It’s mesmerizing how a mixture of cornstarch and water can create a substance that behaves like neither a liquid nor a solid. Known as oobleck, this non-Newtonian fluid flows like a liquid when left undisturbed but turns firm when pressure is applied. Non-Newtonian fluids, including Silly Putty, quicksand, paint, and yogurt, have perplexed scientists for years, as their properties change under stress or pressure. However, a breakthrough study conducted by researchers at the University of Chicago’s Pritzker School of Molecular Engineering (PME) has shed light on the fundamental physics governing these peculiar fluids. By utilizing piezoelectric nanoparticles that respond to pressure, the team has uncovered the critical role of friction in the transformation of non-Newtonian fluids. This discovery not only unravels longstanding mysteries surrounding these materials but also opens doors for the development of new non-Newtonian fluids with practical applications.
The research team at PME delved into exploring the physical origins of non-Newtonian fluids by employing piezoelectric nanoparticles. These nanoparticles possess the unique ability to change in response to pressure. By harnessing this property, scientists embarked on investigating why non-Newtonian fluids transition from a fluid state to a more solid structure. The paper, published in Proceedings of the National Academy of Sciences, highlights the significance of particle friction in this shift. Stuart Rowan, the Barry L. MacLean Professor of Molecular Engineering and co-senior author of the study, expresses enthusiasm about the findings and their implications for material design. He suggests that this breakthrough can pave the way for non-clumping paint, moldable liquids, and protective gear that stiffens on impact.
A central characteristic of non-Newtonian fluids is their dramatic change in viscosity, or thickness, under stress. Contrary to conventional fluids that tend to thin under pressure, non-Newtonian fluids can exhibit both thickening and thinning behavior. For instance, shaking a ketchup bottle makes it pour more easily, while yogurt and toothpaste maintain their shape in containers and become more liquid-like when subjected to force. Oobleck, on the other hand, behaves inversely, feeling solid when manipulated and transforming into a pool when left alone. Scientists have proposed various hypotheses to explain why non-Newtonian fluids behave this way, but proving these hypotheses has proven challenging.
One of the major obstacles in understanding concentrated particle suspensions, such as oobleck, lies in visualizing their nanoscale structure. The particles in these fluids are densely packed together, making it nearly impossible to image their precise arrangement. To overcome this hurdle, postdoctoral scholar Hojin Kim, the first author of the study, collaborated with Rowan, Aaron Esser-Kahn, a professor in the PME specializing in piezochemistry, and Heinrich Jaeger, the Sewell Avery Distinguished Service Professor of Physics. Together, they developed a groundbreaking technique that measures the change in electrical conductance based on the applied shear force. By suspending the piezoelectric nanoparticles in a liquid at a similar concentration to oobleck, the researchers were able to observe the changes in viscosity and electrical signals as the shear force was applied.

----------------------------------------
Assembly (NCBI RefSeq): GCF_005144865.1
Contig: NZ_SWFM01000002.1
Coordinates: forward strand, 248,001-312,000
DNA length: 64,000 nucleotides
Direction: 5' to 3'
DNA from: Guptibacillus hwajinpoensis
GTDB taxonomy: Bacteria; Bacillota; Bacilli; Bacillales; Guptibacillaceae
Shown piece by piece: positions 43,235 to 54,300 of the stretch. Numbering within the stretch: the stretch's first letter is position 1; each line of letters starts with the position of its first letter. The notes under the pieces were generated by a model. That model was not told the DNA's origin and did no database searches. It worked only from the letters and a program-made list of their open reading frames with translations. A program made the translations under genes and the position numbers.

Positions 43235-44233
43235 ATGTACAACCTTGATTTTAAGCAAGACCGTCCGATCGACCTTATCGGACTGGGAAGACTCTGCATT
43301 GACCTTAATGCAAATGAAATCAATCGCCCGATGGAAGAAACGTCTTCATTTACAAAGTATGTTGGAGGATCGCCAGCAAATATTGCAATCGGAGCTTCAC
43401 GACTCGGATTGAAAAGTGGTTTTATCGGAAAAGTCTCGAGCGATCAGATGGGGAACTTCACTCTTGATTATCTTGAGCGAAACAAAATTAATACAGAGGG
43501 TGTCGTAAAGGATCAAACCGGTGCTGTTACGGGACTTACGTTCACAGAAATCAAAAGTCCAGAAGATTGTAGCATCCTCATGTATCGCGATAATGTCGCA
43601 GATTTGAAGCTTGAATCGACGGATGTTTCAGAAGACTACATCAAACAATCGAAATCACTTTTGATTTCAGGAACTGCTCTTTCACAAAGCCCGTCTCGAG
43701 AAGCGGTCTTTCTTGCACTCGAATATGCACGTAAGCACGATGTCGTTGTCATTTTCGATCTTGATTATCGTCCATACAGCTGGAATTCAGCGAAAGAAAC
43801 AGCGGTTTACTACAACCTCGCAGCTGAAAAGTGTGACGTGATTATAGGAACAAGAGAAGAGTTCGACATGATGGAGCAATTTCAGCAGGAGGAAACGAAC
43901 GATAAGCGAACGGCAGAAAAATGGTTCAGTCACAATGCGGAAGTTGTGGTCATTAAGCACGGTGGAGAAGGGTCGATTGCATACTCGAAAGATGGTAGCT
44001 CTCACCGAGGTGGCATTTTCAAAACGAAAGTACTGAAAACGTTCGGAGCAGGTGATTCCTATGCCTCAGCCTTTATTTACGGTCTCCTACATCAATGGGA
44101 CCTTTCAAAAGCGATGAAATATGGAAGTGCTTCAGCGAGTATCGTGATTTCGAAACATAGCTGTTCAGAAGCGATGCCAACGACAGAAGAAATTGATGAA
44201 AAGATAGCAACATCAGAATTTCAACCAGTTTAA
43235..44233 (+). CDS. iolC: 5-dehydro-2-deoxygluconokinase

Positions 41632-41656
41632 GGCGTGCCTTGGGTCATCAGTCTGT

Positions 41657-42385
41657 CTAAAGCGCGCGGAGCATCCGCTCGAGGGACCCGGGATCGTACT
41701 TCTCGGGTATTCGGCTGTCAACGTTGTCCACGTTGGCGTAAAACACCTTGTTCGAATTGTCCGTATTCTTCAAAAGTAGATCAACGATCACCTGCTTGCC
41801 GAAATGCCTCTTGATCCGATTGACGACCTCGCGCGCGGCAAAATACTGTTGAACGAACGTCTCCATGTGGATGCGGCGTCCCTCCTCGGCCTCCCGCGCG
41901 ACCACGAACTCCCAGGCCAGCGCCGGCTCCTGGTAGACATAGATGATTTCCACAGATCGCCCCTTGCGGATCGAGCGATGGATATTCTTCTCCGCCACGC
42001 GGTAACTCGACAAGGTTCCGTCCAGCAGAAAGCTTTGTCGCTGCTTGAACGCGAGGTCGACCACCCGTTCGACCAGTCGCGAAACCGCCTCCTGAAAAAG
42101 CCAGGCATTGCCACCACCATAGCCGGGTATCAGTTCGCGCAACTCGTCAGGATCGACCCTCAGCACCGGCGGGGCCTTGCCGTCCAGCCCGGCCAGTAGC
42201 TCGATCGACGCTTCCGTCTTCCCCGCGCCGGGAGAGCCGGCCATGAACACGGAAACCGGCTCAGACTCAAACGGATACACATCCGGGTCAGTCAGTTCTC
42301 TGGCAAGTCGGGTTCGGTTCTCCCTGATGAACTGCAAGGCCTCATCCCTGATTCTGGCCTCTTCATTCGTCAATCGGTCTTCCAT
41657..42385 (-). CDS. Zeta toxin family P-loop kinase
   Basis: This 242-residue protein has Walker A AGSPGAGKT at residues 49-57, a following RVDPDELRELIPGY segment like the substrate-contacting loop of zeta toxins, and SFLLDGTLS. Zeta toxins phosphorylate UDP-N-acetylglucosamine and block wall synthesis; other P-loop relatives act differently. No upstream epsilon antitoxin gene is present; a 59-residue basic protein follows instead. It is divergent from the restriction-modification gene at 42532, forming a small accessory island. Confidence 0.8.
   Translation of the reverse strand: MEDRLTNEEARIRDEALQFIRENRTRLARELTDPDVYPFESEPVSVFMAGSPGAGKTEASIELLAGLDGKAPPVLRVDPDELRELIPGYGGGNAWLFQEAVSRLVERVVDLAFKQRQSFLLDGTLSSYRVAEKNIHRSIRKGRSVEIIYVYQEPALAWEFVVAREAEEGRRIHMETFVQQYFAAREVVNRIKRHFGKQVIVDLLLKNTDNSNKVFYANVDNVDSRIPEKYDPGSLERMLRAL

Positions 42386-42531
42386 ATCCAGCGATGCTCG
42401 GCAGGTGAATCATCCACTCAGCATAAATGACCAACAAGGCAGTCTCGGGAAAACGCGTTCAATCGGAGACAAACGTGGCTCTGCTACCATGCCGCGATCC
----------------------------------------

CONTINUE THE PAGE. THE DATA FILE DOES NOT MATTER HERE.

The Role of Friction
The team’s experiments revealed a crucial discovery – the friction between particles plays a pivotal role in the transition of non-Newtonian fluids. Kim explains that when the friction reaches a certain threshold in a concentrated particle solution, the viscosity of the fluid suddenly increases. Understanding the underlying physical forces at play in these solutions is a significant step towards designing new non-Newtonian fluids in the laboratory. With further research, these engineered materials could exhibit customizable properties, allowing scientists to control their viscosity under stress. This has the potential to reduce clumping and clogging in substances like paint and concrete or enable deliberate hardening when desired.
Non-Newtonian fluids are ubiquitous, making the impact of this research far-reaching. Kim notes that while this study may seem fundamental, its implications extend to numerous applications. The Pritzker Molecular Engineering and UChicago researchers envision harnessing the stress-induced piezoelectric activity of their nanoparticle suspensions to design adaptive and responsive materials. For example, these materials could become stiffer under mechanical force, leading to innovations in protective gear. By determining the ideal combination of solvents, particles, and shear conditions, scientists aim to unlock the full potential of non-Newtonian fluids.
The study conducted by the University of Chicago’s PME sheds light on the elusive physics behind non-Newtonian fluids. The utilization of piezoelectric nanoparticles has unraveled the role of friction in the transition from fluid to solid-like behavior. This breakthrough provides a roadmap for developing new non-Newtonian fluids with practical applications, such as paint that doesn’t clump, moldable liquids, and impact-responsive materials. The far-reaching implications of this research offer a glimpse into a future where scientists can manipulate the viscosity of substances through stress, revolutionizing various industries and opening doors to innovative materials.